Genesis 3:16

[Cross-posted to baby blog.]

At our last childbirth class, after about an hour and a half discussing labor pain (although mostly avoiding the word “pain” for some reason), the instructor asked the class why childbirth involves pain.

My very first thought was about the evolution of the human brain, the cranial capacity to accomodate it, etc. But I kept all that to myself, because I assumed the teacher wanted to make a different point.

My second thought was about the Garden of Eden, and I contemplated (very briefly) making a joke by saying in my best dumb voice, “Something about a snake and an apple, right?” But I kept that to myself, too. (And yes, my time out among other human beings is largely spent thinking of things that I then force myself not to say.)

Nathalie was the first to raise her hand. The answer she offered: “Information.”

The childbirth teacher praised her answer and talked about how we would know what stage of labor we were in from the degree and duration of pain, etc.

I thought about all the reading I had done on the subject of pain back in my senior year of college, when I had originally considered it as a philosophy thesis. I studied torture, surgery, phantom pain …

Here’s one of my favorite quotes from my biological psychology professor:

Pain is an emotion masquerading as a sensation.

These thoughts kept me from hearing the other one or two answers offered by other couples in the childbirth class. Mostly I was thinking how this “purpose of pain” talk was better-suited to a religion class. Pain is the product of our evolutionary history. It has less “purpose” than we tend to think.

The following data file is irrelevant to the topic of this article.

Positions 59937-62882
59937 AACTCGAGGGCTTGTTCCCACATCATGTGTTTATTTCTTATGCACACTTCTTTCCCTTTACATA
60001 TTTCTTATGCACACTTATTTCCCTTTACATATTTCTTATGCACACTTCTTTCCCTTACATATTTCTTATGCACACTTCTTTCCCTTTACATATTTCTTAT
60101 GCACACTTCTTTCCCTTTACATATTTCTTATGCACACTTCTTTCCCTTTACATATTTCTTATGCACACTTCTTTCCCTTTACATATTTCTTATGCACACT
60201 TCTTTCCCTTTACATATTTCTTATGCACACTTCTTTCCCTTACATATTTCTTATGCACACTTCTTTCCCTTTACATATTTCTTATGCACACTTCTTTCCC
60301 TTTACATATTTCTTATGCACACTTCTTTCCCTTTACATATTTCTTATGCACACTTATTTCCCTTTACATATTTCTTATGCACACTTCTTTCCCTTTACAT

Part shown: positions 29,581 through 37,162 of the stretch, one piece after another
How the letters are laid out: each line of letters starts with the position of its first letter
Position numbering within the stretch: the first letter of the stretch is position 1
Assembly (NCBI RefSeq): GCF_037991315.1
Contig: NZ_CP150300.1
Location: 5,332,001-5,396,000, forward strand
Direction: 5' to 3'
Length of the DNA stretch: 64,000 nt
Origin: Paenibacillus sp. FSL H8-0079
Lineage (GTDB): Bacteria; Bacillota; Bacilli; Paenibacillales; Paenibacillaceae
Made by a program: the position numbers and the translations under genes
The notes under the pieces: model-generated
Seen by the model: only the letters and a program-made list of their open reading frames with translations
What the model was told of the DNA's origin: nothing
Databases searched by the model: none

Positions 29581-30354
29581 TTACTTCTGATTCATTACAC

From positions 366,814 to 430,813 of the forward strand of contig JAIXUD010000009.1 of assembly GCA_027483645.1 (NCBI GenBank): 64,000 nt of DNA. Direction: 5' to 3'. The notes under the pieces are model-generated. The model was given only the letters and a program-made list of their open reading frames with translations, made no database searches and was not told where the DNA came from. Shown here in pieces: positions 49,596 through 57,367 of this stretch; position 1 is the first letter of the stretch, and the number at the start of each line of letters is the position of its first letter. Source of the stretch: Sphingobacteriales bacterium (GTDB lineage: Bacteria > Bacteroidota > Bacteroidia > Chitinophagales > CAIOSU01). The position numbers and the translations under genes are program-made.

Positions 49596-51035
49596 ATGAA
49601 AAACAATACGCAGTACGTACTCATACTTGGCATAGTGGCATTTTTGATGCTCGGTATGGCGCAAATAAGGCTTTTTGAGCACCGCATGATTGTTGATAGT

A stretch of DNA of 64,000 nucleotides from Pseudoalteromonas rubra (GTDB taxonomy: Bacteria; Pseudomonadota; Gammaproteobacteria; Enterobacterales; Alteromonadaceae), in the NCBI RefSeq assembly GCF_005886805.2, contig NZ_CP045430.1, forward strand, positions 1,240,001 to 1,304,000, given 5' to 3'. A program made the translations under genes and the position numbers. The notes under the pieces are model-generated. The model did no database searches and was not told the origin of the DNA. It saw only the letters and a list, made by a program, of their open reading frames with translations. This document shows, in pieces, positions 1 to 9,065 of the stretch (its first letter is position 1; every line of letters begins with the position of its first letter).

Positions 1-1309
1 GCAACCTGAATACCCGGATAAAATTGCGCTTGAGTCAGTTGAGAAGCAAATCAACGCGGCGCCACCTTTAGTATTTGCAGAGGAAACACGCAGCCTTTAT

Then the teacher said, “What else? What’s the reason for pain in childbirth?”

The class was silent.

She said, “Genesis 3:16. You might want to look it up when you get home.”

We were dumbstruck. I thought, Hey! That was my joke!

But of course, she wasn’t joking.

In case you don’t know the passage, here it is:


2 Responses to Genesis 3:16

  1. Larry Rouse says:

    What if Genesis 3:16 is a true account? You are quick to ascribe the account to being nothing more than a joke and then ascribe as a fact your concepts of a vague evolutionary process. So far it sounds like you have accepted one “religion” over another!What might you find if you appealed to evidence?Just a thought! I do enjoy your blog.

  2. Vache Folle says:

    Any appeal to evidence would certainly fail to validate the Genesis account. Evolution is not a “religion” in that it does not involve a supernatutal premise.

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